The thinking behind the Bradford trade went something like this: Nick Foles put a cap on how good the Eagles could be while Bradford possessed a skill set that, if harnessed, could lift both the QB and the team into the ranks of the elite. Skepticism surrounding that line of thinking receded some when the quarterback showed off that accurate arm this summer. Maybe it was just the St. Louis system and personnel (and of course injuries) that held him back over those first five NFL seasons.

The skepticism is back. Bradford is on pace to establish a new career high in completion rate (63.2 percent), but like Mark Sanchez last year, Chip Kelly‘s system has not proved a cure-all for issues that have torpedoed him in the past. What’s more, the turnovers are way up. Bradford is second to only Peyton Manning with nine interceptions. His career-high for a 16-game season in that department is 15.

“I think you have a guy who’s very competitive and wants to make plays happen,” said Jason Kelce when asked for his theory on what’s going on with the quarterback. “And when we don’t make him feel comfortable from either mistakes happening along the offensive line…I’m sure the competitive nature in him, he wants to force things to happen and make plays. If you look at a lot of the mistakes that he’s had through the first few games, it’s either been the result of the offensive line playing poorly or mistakes dictating him trying to take over.”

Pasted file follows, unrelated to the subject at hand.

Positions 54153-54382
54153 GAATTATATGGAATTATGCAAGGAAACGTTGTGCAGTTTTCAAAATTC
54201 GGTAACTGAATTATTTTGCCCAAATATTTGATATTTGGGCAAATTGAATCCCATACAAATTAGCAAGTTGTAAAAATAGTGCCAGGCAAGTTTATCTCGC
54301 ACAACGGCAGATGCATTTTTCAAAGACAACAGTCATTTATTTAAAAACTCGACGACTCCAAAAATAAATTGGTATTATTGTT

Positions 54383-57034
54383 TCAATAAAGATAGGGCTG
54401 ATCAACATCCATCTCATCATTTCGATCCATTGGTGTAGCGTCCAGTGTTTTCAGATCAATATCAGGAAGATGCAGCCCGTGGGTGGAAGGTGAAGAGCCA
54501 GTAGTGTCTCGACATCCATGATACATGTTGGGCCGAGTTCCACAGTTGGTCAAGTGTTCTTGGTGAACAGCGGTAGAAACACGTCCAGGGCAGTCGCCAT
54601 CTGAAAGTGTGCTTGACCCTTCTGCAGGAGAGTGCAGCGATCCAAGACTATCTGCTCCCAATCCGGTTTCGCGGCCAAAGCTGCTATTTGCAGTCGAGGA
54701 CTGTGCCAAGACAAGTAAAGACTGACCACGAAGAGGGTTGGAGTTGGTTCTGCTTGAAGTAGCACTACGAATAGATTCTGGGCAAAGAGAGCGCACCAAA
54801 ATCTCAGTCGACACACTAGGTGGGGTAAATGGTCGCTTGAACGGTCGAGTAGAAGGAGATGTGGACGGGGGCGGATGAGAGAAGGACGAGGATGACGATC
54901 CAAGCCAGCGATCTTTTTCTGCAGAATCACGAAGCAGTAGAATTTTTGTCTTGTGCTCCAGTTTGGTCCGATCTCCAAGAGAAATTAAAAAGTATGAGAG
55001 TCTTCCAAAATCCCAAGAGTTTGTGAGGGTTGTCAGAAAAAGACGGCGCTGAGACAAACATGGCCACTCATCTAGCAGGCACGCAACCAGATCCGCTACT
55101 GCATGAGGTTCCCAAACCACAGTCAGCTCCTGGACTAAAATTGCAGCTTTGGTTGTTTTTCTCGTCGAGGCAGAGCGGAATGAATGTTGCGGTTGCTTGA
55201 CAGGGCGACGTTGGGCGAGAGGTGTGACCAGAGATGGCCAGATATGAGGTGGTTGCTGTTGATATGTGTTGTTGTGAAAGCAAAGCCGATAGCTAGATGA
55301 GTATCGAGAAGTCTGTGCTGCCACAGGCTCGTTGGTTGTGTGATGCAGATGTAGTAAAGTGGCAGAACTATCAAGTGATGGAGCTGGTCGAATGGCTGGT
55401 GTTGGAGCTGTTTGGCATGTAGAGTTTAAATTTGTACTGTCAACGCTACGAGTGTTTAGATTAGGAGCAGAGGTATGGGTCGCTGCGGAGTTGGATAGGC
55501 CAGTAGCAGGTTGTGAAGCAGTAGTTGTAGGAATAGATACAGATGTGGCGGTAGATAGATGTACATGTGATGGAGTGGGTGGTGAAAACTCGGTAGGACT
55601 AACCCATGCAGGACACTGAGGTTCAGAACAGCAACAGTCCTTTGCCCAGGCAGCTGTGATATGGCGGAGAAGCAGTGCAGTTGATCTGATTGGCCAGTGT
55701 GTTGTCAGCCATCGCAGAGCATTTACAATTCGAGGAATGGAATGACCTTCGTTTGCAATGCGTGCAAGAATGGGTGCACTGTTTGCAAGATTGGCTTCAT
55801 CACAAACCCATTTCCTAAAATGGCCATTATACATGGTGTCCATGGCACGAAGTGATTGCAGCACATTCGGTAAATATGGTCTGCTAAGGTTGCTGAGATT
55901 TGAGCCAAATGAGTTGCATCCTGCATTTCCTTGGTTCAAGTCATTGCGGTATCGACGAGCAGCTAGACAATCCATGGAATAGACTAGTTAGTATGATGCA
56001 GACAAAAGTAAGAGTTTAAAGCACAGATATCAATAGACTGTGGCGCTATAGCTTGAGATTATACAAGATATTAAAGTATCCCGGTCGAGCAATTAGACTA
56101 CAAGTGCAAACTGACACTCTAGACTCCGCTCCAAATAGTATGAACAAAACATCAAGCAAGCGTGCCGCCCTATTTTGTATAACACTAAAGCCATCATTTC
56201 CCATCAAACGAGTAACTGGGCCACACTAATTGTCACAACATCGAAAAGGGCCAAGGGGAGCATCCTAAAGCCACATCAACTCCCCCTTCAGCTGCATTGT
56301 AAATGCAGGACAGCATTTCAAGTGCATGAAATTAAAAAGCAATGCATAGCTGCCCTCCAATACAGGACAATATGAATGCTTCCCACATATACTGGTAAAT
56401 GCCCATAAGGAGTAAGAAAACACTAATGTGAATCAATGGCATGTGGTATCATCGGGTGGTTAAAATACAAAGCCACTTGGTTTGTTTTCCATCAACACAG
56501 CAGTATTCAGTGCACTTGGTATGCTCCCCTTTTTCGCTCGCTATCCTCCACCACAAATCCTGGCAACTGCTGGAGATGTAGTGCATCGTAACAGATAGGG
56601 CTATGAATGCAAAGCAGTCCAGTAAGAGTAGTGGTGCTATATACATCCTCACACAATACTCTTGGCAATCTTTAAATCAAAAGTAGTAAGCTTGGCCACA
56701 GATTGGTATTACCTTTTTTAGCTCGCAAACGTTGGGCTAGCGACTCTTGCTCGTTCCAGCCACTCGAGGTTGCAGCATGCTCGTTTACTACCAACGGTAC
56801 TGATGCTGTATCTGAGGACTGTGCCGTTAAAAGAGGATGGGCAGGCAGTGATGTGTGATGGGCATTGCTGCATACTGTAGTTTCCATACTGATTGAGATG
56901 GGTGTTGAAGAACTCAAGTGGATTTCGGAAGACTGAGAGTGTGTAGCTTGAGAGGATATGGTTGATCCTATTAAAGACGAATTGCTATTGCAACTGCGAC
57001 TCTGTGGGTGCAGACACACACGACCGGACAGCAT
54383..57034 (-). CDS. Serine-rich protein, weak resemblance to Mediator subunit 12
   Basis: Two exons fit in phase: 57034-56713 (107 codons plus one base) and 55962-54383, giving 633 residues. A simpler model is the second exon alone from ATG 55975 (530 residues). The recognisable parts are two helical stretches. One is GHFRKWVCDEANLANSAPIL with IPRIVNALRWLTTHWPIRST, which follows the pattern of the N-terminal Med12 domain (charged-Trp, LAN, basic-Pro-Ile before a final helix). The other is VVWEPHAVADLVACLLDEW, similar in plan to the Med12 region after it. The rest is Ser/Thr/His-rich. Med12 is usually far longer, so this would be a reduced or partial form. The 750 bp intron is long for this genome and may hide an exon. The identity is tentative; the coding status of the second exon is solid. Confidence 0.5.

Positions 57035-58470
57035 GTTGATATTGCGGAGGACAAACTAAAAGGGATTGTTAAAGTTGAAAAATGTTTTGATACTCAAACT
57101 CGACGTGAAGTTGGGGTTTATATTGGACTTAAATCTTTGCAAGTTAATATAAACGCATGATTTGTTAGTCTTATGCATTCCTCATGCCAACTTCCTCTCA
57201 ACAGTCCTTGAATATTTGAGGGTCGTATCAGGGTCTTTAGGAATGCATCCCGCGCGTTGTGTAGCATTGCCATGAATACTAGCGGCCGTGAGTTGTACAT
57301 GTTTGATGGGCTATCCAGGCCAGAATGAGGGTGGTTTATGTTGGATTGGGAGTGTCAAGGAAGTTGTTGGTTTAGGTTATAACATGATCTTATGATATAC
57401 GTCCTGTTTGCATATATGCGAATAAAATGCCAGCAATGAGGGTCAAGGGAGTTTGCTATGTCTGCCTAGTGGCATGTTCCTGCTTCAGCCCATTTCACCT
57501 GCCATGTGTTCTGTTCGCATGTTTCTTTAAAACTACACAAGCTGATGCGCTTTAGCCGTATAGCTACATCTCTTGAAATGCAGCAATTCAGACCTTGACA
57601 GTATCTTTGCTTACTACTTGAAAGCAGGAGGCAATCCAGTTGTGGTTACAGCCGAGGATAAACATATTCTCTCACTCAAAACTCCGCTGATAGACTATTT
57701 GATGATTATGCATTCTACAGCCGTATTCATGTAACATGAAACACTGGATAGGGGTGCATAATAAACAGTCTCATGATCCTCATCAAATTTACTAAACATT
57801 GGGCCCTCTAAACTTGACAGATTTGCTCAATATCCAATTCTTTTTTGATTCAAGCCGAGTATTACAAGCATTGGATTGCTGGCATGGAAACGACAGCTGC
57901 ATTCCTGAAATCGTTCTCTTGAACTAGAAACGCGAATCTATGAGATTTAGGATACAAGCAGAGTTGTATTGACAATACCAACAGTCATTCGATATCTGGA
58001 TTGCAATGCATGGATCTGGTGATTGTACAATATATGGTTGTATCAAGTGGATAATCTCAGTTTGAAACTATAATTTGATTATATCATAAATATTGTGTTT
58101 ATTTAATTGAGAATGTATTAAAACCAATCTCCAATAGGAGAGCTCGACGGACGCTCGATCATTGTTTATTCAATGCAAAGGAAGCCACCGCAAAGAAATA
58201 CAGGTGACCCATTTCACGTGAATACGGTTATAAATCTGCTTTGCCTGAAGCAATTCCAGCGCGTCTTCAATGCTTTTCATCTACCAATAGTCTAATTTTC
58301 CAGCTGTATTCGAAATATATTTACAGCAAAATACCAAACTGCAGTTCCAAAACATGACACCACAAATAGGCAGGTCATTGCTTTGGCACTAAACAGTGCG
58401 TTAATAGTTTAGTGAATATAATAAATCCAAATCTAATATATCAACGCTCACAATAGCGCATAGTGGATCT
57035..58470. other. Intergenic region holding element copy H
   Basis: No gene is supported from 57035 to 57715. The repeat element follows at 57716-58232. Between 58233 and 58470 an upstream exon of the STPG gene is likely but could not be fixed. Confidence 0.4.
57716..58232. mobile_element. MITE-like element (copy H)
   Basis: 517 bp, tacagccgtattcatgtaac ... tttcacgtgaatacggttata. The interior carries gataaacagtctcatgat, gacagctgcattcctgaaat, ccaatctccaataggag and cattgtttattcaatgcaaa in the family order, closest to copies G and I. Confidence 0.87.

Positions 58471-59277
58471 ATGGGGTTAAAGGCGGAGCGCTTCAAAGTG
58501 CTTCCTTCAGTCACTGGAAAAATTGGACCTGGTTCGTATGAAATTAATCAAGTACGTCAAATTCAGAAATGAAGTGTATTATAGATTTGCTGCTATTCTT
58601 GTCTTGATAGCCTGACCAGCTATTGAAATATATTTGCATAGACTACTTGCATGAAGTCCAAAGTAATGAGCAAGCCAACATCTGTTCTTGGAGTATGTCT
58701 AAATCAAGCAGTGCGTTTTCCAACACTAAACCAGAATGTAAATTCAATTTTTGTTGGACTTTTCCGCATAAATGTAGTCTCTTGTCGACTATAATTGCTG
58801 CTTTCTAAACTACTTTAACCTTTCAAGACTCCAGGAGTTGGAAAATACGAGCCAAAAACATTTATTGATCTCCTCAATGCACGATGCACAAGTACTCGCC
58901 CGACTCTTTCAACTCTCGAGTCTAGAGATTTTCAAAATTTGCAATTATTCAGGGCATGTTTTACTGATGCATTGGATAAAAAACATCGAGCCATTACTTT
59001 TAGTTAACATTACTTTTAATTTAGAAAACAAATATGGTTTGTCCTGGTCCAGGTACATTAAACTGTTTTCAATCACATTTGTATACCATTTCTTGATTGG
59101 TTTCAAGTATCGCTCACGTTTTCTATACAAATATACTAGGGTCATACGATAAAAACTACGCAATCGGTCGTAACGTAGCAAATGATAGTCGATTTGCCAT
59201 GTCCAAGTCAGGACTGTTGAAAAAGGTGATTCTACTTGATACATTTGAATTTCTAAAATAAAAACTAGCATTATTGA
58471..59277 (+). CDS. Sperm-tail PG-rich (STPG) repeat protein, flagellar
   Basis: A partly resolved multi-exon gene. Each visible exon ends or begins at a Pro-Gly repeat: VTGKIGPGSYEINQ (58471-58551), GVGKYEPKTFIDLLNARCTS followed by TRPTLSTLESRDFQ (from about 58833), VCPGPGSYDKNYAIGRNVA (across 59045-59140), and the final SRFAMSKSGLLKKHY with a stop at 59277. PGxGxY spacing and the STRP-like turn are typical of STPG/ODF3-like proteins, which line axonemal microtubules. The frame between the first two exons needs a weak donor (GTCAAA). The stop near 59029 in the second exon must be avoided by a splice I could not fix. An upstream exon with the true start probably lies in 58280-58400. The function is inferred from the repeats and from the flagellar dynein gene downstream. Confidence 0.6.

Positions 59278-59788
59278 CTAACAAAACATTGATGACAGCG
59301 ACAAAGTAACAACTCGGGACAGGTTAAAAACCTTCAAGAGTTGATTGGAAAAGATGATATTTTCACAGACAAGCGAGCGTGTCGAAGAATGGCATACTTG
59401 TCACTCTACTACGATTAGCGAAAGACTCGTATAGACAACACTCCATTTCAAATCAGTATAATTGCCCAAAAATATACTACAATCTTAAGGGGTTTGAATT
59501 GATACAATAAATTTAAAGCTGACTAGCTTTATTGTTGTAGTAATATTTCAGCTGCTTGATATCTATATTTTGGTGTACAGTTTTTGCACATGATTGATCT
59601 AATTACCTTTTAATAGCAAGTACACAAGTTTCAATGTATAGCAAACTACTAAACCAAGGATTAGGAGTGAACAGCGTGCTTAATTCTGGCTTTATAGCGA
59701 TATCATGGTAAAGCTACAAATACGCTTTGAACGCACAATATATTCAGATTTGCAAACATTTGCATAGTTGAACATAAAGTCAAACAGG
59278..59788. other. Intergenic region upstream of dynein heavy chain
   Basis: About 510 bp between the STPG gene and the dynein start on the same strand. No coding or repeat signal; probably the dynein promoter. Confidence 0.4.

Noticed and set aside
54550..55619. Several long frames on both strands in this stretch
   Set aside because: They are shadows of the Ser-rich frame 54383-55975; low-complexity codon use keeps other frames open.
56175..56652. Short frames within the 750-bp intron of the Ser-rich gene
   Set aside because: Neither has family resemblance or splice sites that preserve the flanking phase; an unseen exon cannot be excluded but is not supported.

There’s certainly some merit to that. His teammates have not exactly set him up for success at every turn, and share responsibility for some of the stalled drives and turnovers both last night and beyond. But even when you factor that in, you’re still left with a number of breakdowns that fall on Bradford alone.

Previously, the hiccups could be explained away in part by the fact that Bradford was coming off a long layoff and acclimating to a new system. Monday night felt like the moment when time ran out on that rationale (if it hadn’t run out already). It’s Week 7. There’s been plenty of time for rust-knocking and assimilation. Now it’s just about the quarterback and a question of being good enough; about whether the glitches are isolated and correctable, or more systemic.

“There was some good, there was some bad,” said Bradford. “But I know for us to be where we want to be, I have to play much better.”

TURNING POINT

Things were looking bleak for the home team early. The Giants imposed their will on the opening series, cruising 80 yards on eight plays to assume a 7-0 lead. A quick three-and-out by the Eagles and New York was right back at it. The Giants were set up with a first-and-10 from the Philly 23 when DeMeco Ryans came up with the play of the game.

Ryans INT

Ryans INT 2

“The sideline was going crazy,” said Ryans. “It was definitely a momentum shift and something that we needed as a team. I was elated that I was able to be the guy to make that play for the team. You have to have the will to come down with it.”